Demonstrations of the SUB640 and SUB400P subarrays for imaging extended sources and point sources, respectively. When using SUB640 in imaging mode, subarrays are read out from all five module B detectors. When using SUB400P in either imaging or time-series imaging mode, a subarray is read out from one detector in each wavelength channel. Center: Jupiter 5µm image obtained by VLT/VISIR (Credit: ESO/L. Fletcher) shown to scale with an angular diameter of 39". This diameter assumes (as in Norwood et al. 2016) that Jupiter is at a solar elongation of 90° and therefore in JWST's field of regard for observability. In the top right, the NIRCam point spread function in F200W, simulated by WebbPSF, is also shown to scale. Note the sizes in this figure may be outdated; refer to Table 1 for the most recent values.


Imaging

All imaging subarrays are on module B.

Table 1. Imaging subarrays

Imaging
subarray
Size in pixels
Nrows × Ncolumns
Short wavelength
FOV (each side)
Long wavelength
FOV (each side) 
Frame
time (s)
Noutputs
FULL2048 × 20482 × 64" + 4–5" gap129"10.736774
SUB640
640 × 6402 × 19.9" + 4–5" gap40.4"4.185841
SUB320320 × 3202 × 9.9" + 4–5" gap20.2"1.069041
SUB160160 × 1602 × 5.0" + 4–5" gap10.1"0.278641
SUB400P400 × 40012.4"25.0"1.656241
SUB160P160 × 1605.0"10.0"0.278641
SUB64P64 × 642.0"4.0"0.050161

Subarrays ending in "P" only use a single detector in the short wavelength channel. The other subarrays use all four short wavelength detectors; the resulting images include 4–5" gaps along the center of both axes.

The overlapping area between the short wavelength SUB64P subarray and the long wavelength SUB64P subarray is smaller than JWST's 2-σ pointing accuracy. Set the Primary Dither Type parameter to SUBARRAY DITHER to increase the spatial coverage and ensure the target is observed in both channels.



Coronagraphic imaging

All coronagraphic imaging subarrays are on module A. The first three rows in the table are for occulted images at short and long wavelengths. The last two rows are for target acquisition. Each observation obtains data on a single detector in a single wavelength channel (short or long).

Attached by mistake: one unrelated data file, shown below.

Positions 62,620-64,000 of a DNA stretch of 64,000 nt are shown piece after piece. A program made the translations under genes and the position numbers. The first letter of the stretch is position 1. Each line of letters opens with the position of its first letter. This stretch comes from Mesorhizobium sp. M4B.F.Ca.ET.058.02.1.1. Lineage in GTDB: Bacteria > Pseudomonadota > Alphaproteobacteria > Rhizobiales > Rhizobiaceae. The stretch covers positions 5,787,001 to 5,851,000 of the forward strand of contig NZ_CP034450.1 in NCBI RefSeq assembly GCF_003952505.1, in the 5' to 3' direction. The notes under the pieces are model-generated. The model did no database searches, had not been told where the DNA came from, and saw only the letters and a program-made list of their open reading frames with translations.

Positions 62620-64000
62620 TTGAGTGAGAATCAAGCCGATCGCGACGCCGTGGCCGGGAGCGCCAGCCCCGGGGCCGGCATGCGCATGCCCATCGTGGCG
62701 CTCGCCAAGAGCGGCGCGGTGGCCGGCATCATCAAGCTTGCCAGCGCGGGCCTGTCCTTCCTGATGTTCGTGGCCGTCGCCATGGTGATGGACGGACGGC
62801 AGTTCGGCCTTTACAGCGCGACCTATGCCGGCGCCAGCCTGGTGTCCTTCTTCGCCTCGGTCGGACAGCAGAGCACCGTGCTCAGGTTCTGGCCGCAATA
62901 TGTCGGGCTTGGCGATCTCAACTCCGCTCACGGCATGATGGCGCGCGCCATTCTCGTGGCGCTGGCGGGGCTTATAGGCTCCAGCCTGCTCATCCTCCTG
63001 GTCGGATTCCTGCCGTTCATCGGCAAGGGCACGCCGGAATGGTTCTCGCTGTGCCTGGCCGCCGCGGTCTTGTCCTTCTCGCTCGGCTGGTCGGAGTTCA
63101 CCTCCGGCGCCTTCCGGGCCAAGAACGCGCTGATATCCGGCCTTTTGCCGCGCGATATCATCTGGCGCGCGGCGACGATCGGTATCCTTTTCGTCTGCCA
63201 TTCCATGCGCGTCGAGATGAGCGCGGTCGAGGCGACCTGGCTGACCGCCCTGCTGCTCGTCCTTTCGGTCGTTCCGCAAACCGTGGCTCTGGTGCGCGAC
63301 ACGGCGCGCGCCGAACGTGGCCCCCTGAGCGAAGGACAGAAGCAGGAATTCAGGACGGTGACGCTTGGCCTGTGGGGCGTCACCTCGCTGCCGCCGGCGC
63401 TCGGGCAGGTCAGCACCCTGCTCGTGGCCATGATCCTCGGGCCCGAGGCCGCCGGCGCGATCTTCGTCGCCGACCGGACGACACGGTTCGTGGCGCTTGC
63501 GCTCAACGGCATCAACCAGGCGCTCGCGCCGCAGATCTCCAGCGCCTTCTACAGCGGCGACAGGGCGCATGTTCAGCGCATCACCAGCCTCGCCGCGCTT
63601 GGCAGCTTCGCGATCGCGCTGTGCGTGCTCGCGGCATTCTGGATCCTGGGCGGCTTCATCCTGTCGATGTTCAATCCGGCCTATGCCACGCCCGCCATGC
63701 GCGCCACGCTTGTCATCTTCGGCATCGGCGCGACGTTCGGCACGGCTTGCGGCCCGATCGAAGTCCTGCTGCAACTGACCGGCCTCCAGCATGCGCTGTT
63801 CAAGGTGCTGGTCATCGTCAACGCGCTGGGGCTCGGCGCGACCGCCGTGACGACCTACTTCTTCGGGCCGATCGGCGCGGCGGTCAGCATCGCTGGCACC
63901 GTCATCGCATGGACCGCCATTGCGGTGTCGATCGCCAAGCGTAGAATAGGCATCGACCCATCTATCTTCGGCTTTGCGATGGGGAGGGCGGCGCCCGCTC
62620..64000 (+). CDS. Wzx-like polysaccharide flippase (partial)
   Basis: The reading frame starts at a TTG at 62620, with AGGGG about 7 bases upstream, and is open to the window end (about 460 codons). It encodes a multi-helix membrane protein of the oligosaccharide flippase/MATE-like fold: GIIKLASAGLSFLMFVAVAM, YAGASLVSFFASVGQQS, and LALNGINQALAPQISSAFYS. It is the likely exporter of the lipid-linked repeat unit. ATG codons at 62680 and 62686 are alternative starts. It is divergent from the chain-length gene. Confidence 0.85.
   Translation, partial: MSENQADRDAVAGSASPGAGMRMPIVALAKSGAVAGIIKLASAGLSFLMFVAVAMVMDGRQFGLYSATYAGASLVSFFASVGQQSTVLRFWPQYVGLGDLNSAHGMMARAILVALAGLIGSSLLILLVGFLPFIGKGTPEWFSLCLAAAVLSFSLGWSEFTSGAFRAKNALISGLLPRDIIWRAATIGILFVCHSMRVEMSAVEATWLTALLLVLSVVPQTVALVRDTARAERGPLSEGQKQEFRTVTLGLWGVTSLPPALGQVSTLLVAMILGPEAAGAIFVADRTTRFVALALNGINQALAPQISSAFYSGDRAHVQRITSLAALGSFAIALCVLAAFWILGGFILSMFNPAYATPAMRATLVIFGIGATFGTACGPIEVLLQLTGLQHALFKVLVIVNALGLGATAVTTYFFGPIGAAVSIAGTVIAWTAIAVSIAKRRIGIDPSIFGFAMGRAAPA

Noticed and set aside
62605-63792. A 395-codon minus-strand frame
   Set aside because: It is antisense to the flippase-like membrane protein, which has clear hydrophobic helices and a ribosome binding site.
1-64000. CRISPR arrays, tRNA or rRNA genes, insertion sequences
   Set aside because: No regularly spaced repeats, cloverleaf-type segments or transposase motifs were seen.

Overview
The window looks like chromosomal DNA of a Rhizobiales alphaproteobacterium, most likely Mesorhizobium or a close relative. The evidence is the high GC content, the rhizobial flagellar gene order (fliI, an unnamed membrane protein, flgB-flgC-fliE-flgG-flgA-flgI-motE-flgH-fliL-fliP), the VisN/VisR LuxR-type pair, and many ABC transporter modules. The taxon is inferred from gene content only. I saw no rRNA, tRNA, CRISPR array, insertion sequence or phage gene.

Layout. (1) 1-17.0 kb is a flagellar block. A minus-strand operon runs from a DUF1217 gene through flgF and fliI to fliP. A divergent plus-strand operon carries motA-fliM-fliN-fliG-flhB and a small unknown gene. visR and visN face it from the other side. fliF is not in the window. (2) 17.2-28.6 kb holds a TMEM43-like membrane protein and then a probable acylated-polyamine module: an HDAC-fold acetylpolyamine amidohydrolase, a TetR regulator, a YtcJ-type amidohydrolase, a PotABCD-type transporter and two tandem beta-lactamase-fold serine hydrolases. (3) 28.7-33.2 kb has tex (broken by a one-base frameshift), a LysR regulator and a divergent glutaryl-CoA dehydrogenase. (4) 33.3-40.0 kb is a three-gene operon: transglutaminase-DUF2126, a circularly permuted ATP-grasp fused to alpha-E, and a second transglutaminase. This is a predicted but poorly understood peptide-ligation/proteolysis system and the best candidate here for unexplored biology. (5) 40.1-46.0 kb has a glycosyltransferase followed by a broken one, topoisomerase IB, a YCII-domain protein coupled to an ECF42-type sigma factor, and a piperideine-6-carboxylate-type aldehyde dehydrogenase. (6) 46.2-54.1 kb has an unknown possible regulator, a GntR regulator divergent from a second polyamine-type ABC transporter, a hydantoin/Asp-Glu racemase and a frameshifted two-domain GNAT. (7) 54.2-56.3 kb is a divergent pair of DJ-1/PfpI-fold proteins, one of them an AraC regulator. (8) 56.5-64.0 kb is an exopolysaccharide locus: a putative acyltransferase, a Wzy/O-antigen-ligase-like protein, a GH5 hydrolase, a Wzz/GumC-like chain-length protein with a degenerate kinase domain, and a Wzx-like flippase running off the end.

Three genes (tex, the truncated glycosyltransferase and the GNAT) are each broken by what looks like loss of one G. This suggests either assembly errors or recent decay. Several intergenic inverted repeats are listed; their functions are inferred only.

Table 2. Subarrays for coronagraphy and target acquisition

Coronagraphy
subarray

Size in pixels Nrows × Ncolumns

Short wavelength
FOV (each side) 

Long wavelength 
FOV (each side) 

Frame 
time (s)

Noutputs

FULL2048 × 204863"129"10.736774

SUB640

640 × 64020"
4.185841

SUB320

320 × 320
20"1.069041

SUB128

128 × 1284.0"
0.182001
SUB64 64 × 64
4.0"0.050161

For use with target acquisition only

Bold italics style indicates words that are also parameters or buttons in software tools like the APT and ETC. Similarly, a bold style represents menu items and panels.



Time-series imaging

Time-series imaging subarrays are on module B. Each observation obtains data on one short wavelength detector and one long wavelength detector.


Table 3. Time-series imaging subarrays

Time-series
subarray

Size in pixels
Nrows × Ncolumns

Short wavelength
FOV (each side) 

Long wavelength
FOV (each side) 

Frame
time (s)

Noutputs

FULL2048 × 20482 × 64" + 4–5" gap129"10.736774
SUB400P400 × 40012.4"25.0"1.656241
SUB160P160 × 1605.0"10.0"0.278641
SUB64P64 × 642.0"4.0"0.050161
SUB32TATS 32 × 322.0"0.014961

For use with target acquisition only




Grism time series 

Grism time-series subarrays are on module A. In this mode, the user is offered a choice between one and four detector outputs. Each observation obtains data on one long wavelength detector and two short wavelength detectors.


Table 4. Subarrays for grism time series

Grism
subarray

Size in pixels
Nrows × Ncolumns

Short wavelength
FOV

Long wavelength
FOV

Frame
time (s)

Noutputs

FULL2048 × 2048

64" × (2 × 64" + 4"–5" gaps)

129" × 129"

42.23000
10.73677

1
SUBGRISM256256 × 20488.1" × (2 × 64" + 4"–5" gaps)16.6" × 129"

5.31480
1.34669

1
SUBGRISM128128 × 20484.1" × (2 × 64" + 4"–5" gaps)8.1" × 129"

2.67800
0.67597

1
SUBGRISM6464 × 20482.0" × (2 × 64" + 4"–5" gaps)4.1" × 129"

1.35960
0.34061

1
SUB32TATSGRISM 32 × 322.0" × 2.0"0.014961

For use with target acquisition only



Wide field slitless spectroscopy

Subarrays are not offered for grism wide field slitless spectroscopy.



References

Norwood, J., Hammel, H., Milam, S. et al. 2016, PASP, 128, 025004
Solar System Observations with the James Webb Space Telescope




Published

 

Latest updates

  • Added some clarification text to the subarray description
  •  
    Corrected frame times for Grism time series Noutputs = 1

  • Updated imaging section to match current APT terminology

  •  
    Missing spaces before hyperlinks added


  • Corrected, updated, and clarified subarray sizes

  •  
    Frame times updated for APT 25